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The stats (and table) don’t tell the story of United’s recovery

They say you can prove anything with statistics, and a more modern version of it would be that you can prove anything with a retweet. But you can’t prove that United under Louis van Gaal are worse than they were under David Moyes. Because that’s just nonsense.

I’ve seen it tweeted many times since yesterday’s defeat to City that United started last season better than they’ve started this one, in terms of numbers at least. But numbers don’t tell the story.

Moyes started the season with the same squad who had won the league a few months earlier. It was a flawed squad, of course it was, but the trace memory of winning was enough to pick up some points. But things got worse and worse as the season went on as the Moyes influence started to take hold, the players lost faith in him and each other and everything went to hell.

Louis van Gaal didn’t inherit a team who’d won the league at a canter, he inherited a team who’d deservedly finished seventh and then lost three quarters of their defence. It was a squad that had been left to drift towards mediocrity by Sir Alex Ferguson and had needed overhauling a year earlier by Moyes.

Van Gaal has started this process and spent a hell of a lot of money doing so, but there’s a way to go yet, particularly defensively. Not buying at least one new world class centre-half in the summer was a catastrophic error, but we’ve gone from having an ageing defence and an awful midfield to having no defence and a great midfield.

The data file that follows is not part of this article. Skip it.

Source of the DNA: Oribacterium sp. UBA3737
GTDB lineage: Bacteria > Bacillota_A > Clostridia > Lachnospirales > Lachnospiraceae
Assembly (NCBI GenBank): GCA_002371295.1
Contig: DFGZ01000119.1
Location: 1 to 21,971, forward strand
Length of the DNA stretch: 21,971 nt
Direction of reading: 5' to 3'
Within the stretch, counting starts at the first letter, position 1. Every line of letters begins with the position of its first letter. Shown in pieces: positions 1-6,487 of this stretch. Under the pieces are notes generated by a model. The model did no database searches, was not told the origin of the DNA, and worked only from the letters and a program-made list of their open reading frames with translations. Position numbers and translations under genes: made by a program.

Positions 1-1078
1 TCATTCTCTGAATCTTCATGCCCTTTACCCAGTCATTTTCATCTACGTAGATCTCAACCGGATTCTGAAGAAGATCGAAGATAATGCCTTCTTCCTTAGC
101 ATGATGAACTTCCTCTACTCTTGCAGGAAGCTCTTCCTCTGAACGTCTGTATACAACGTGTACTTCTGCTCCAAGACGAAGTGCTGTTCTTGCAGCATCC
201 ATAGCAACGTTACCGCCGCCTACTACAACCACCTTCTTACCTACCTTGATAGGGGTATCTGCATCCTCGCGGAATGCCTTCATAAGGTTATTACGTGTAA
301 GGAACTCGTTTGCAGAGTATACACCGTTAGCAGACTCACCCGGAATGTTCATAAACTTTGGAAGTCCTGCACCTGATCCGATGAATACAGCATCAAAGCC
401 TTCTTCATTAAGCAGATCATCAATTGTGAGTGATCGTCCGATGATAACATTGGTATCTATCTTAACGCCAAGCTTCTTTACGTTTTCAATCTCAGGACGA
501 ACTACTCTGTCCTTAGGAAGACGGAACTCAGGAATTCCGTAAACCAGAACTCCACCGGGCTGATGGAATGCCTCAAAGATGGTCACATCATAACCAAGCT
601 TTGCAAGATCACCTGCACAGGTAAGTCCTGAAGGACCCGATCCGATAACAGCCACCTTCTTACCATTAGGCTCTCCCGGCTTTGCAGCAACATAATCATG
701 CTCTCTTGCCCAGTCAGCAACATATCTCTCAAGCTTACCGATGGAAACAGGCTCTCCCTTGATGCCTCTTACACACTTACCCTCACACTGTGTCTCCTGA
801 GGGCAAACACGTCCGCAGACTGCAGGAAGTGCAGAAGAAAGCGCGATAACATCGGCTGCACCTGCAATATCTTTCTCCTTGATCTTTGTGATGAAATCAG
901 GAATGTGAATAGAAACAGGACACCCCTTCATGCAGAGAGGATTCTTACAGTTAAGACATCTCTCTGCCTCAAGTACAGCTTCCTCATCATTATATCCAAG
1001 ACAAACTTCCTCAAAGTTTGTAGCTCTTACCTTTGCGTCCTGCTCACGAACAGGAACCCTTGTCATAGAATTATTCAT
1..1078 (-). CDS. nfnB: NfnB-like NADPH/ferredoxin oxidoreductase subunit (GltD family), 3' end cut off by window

If we can start to add to the defence in January (never easy, as I’m sure we’ll be told many times), things will start to look better. If we’d been able to keep any of our existing defenders fit so far, things would already look a bit rosier, but yesterday showed how impossible that has been, losing Smalling to brain death and Rojo to a dislocated shoulder.

That’s our four senior centre-halves all unavailable at the moment, something that would hobble every single club in the Premier League. How would City have coped late on at Eastlands without Vincent Kompany’s frequent interventions while the rest of the team flapped around like frightened hens? We still need a Kompany of course, but for now we’ve not even got Chris Smalling.

But still, a goal down to the Premier League champions at their ground and with a recent history of getting totally thrashed by them, with two midfielders and two teenagers in our back four, van Gaal’s United didn’t fold, didn’t give in and didn’t get thrashed.

Some of that had to do with the bizarre skittishness that took hold of City after the goal (as opposed to the complacency of Chelsea a week earlier) but United fought back and looked the better team for the last third of the match. No equaliser came, but there were chances, while the organisation and professionalism needed to prevent a gung-ho collapse was also evident.

Van Gaal has already seen United get tanked twice in his reign at continental powerhouses MK Dons and Leicester City, so hopefully yesterday was a sign of a bit more resilience coming in. After fightbacks against West Brom and Chelsea, it was another gritty performance.

The important now is to make sure United get back to winning ways at home to Crystal Palace on Saturday. The defence may well be the one that ended the game at Eastlands, but we’ve got the quality in front of them (especially if Falcao and Herrera come back in) to make that not matter.

Under Moyes, we may have had more points than we do now, but we were a team in terminal decline. Now we’re a team showing signs of spirit, adventure, creativity and recovery. That’s the difference Louis van Gaal is making and by the end of the season I believe the stats will have caught up to show how much better off we are.

More Stories Chris Smalling David Moyes Louis van Gaal Manchester City Manchester United Marcos Rojo